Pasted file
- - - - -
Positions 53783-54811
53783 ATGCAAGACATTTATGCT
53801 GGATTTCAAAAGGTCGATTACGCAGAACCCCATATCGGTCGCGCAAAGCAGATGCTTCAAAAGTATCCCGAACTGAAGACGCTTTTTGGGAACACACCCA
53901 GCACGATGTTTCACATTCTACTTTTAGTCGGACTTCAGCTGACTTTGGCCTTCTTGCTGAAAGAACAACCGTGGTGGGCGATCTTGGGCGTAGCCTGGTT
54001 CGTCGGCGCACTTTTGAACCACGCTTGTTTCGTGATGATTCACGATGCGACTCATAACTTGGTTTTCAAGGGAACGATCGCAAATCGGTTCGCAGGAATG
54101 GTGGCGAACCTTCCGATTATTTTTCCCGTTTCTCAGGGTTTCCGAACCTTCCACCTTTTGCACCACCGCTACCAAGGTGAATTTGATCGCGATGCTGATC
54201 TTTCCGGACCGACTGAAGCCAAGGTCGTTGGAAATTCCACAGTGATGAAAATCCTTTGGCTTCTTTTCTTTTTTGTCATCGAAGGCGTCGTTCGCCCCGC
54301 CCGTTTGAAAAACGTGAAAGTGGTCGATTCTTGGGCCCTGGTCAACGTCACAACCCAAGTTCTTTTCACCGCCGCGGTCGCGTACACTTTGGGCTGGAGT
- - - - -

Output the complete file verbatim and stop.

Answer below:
Positions 53783-54811
53783 ATGCAAGACATTTATGCT
53801 GGATTTCAAAAGGTCGATTACGCAGAACCCCATATCGGTCGCGCAAAGCAGATGCTTCAAAAGTATCCCGAACTGAAGACGCTTTTTGGGAACACACCCA
53901 GCACGATGTTTCACATTCTACTTTTAGTCGGACTTCAGCTGACTTTGGCCTTCTTGCTGAAAGAACAACCGTGGTGGGCGATCTTGGGCGTAGCCTGGTT
54001 CGTCGGCGCACTTTTGAACCACGCTTGTTTCGTGATGATTCACGATGCGACTCATAACTTGGTTTTCAAGGGAACGATCGCAAATCGGTTCGCAGGAATG
54101 GTGGCGAACCTTCCGATTATTTTTCCCGTTTCTCAGGGTTTCCGAACCTTCCACCTTTTGCACCACCGCTACCAAGGTGAATTTGATCGCGATGCTGATC
54201 TTTCCGGACCGACTGAAGCCAAGGTCGTTGGAAATTCCACAGTGATGAAAATCCTTTGGCTTCTTTTCTTTTTTGTCATCGAAGGCGTCGTTCGCCCCGC
54301 CCGTTTGAAAAACGTGAAAGTGGTCGATTCTTGGGCCCTGGTCAACGTCACAACCCAAGTTCTTTTCACCGCCGCGGTCGCGTACACTTTGGGCTGGAGT